Intertek appears to have fired the entire team of former SAI Global executives thought to have been responsible for yearslong problems related to the certification body’s inability to perform audits. In addition, Oxebridge has filed a major complaint with Intertek on behalf of stakeholders, as the problems appear to continue.

Since at least 2017, SAI Global faced repeated complaints and customer reports that it was not performing audits per required schedules. This resulted in clients facing the loss of contracts as their ISO 9001 and other certifications lapsed while waiting for SAI auditors to perform routine surveillance audits. Major complaints were filed against SAI Global, which then lost its accreditation by ANAB for months, a shocking move given that major certification bodies of SAI’s stature are rarely cited for such issues. ANAB lifted the suspensions shortly after, but the problems continued.

Intertek Purchase Has No Effect

In 2021, Intertek purchased SAI Global’s ISO certification business, but the problems continued. In Australia, the problems grew so much that Intertek announced it was exiting the continent. At that time, Intertek had kept the three SAI Global executives — Peter Granat, Kim Jenkins, and Paul Johns — on staff in their prior roles, according to a now-deleted page on the former SAI website after its Intertek branding.

Intertek SAI page showing content for Kim Jenkins was removed.

In January 2023, Oxebridge reported on the ongoing problems and named the three executives in its reporting, showing how the scheduling problems appeared to begin at the same time when all three originally took on their roles with SAI.

It now appears that Intertek has terminated all three of the executives. Their names have been removed from the Intertek management page, and their individual LinkedIn profiles edited to remove all references to Intertek entirely.

The LinkedIn profile for Peter Granat, the former CEO of SAI Global, now claims he was the CEO of “SAI360” since 2017, and removes entirely his employment history at both SAI Global and Intertek. The former SAI Global organization rebranded as SAI360 in September 2021, focusing on risk management, and did not exist in 2017 as Granat’s edited profile suggests. Granat’s profile as CEO for SAI Global remains available on the Wayback Machine.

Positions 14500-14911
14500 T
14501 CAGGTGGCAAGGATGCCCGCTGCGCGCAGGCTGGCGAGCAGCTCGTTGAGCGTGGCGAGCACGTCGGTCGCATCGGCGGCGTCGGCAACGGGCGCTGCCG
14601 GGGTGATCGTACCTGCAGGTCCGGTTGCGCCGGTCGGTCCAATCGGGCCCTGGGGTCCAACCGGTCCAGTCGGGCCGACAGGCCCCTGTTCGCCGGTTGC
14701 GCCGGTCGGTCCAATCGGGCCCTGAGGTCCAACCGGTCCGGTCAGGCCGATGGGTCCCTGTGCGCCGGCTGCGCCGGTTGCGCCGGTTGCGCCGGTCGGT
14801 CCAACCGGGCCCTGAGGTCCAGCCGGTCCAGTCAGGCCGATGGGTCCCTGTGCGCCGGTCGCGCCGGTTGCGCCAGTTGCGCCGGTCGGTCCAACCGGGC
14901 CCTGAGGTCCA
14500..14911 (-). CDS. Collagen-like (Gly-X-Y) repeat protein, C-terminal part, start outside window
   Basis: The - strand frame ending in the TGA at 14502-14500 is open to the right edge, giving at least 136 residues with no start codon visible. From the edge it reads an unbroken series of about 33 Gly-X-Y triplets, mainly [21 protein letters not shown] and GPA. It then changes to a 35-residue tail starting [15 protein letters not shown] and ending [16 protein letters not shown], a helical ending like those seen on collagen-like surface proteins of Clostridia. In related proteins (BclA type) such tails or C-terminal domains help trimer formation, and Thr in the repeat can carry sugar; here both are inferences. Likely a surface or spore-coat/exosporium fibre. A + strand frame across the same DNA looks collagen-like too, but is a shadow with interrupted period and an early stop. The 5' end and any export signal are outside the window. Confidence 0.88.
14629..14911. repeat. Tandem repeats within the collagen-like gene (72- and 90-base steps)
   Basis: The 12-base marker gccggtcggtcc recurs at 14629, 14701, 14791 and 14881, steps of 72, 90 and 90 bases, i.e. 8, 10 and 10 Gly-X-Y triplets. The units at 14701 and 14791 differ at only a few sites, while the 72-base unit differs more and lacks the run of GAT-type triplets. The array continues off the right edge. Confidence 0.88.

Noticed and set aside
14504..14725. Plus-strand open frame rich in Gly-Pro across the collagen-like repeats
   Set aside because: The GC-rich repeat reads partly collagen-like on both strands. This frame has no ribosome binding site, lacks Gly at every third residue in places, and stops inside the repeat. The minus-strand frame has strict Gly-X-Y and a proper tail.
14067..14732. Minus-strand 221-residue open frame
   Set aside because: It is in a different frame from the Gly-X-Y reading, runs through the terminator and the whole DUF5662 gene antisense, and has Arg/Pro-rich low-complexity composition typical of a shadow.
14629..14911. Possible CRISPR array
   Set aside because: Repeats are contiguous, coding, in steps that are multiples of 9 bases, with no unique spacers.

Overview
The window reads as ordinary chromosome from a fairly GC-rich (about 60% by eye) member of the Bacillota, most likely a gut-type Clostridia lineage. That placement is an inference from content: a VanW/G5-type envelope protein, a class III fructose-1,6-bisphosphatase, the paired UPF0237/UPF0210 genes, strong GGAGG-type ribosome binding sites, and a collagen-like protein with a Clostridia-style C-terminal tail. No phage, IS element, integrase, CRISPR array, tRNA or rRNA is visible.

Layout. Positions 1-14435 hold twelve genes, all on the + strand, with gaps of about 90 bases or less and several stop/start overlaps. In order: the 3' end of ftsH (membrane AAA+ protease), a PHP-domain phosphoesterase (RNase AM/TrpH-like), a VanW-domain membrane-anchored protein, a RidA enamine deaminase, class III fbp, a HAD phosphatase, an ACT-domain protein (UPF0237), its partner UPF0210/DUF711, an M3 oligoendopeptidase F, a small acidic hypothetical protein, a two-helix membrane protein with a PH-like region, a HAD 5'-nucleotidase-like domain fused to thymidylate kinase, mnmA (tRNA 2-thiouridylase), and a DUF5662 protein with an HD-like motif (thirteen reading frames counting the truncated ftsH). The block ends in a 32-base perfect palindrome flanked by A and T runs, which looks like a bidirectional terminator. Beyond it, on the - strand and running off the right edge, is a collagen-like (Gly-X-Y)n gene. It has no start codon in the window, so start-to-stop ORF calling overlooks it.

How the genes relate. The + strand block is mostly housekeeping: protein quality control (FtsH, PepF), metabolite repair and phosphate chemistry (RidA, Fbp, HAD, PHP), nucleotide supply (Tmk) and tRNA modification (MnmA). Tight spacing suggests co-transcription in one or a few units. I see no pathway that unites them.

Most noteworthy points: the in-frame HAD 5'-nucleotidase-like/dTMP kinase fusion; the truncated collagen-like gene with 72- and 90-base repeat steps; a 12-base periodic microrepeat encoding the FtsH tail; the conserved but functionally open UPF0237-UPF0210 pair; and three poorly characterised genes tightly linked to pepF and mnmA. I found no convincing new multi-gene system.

The LinkedIn profile for Kim Jenkins, the former Managing Director of Property and Knowledge, now only refers to employment at SAI Global from 2017 to 2022, and does not mention her role at Intertek at all. Instead, it indicates she was on a “sabbatical” from March to July 2022. She now works as CEO for Tricor.

Paul Johns, the prior Chief Marketing Officer for SAI Global, announced in a LinkedIn post dated July 2022 that he was taking on a position with ethiXbase. His LinkedIn profile still references SAI Global, but makes no mention of Intertek.

Based on when the references to Intertek were scrubbed from the profiles, it suggests that Intertek terminated them all in early 2022. It is not clear why for months after that date, Intertek had continued to list them as executives within Intertek, and not SAI Global.

The exit of the executive team appears to have no effect on Intertek’s ability to perform audits as scheduled, as Oxebridge clients and other companies continue to report they have been forced to fire Intertek for failing to schedule or perform audits as required.

New Complaint Filed

Now, Oxebridge has filed a major complaint with Intertek on the issue, citing three specific violations of ISO 17021-1, the standard for which Intertek is accredited. The violations related to ISO 17021 clauses regarding maintaining sufficient resources, including auditors, to perform audits as required.

Companies that lose their certificates because of Intertek’s inability to comply with audit schedules have little to no recourse within the IAF scheme, and are only likely to get compensated with potentially expensive lawsuits.

Intertek is accredited by two dozen various accreditation bodies around the world, making it nearly impossible to identify which AB may need to process an escalation, should Intertek ignore the complaint. Likewise, it would be impossible to identify which IAF regional body would have oversight over the matter, given it affects nearly every geographic area under the various IAF bodies.

IAF has known about SAI Global and Intertek’s issues for years, and has taken no action. Intertek puts tremendous revenue into the AB/IAF scheme, making the oversight bodies less likely to perform objective administration of the accreditation rules.


Surviving ISO 9001 Book

Why we report on these topics

Since 2000, Oxebridge has worked to improve ISO and related certification schemes by identifying problems and then proposing solutions. We report on issues affecting standards users because so few other news outlets do. Our belief is that in order to fix the problems in these schemes, we must first understand the nature and breadth of those problems. Our reporting aims to do just that. Elsewhere on the Oxebridge site you will find White Papers and other articles proposing ideas to correct these problems.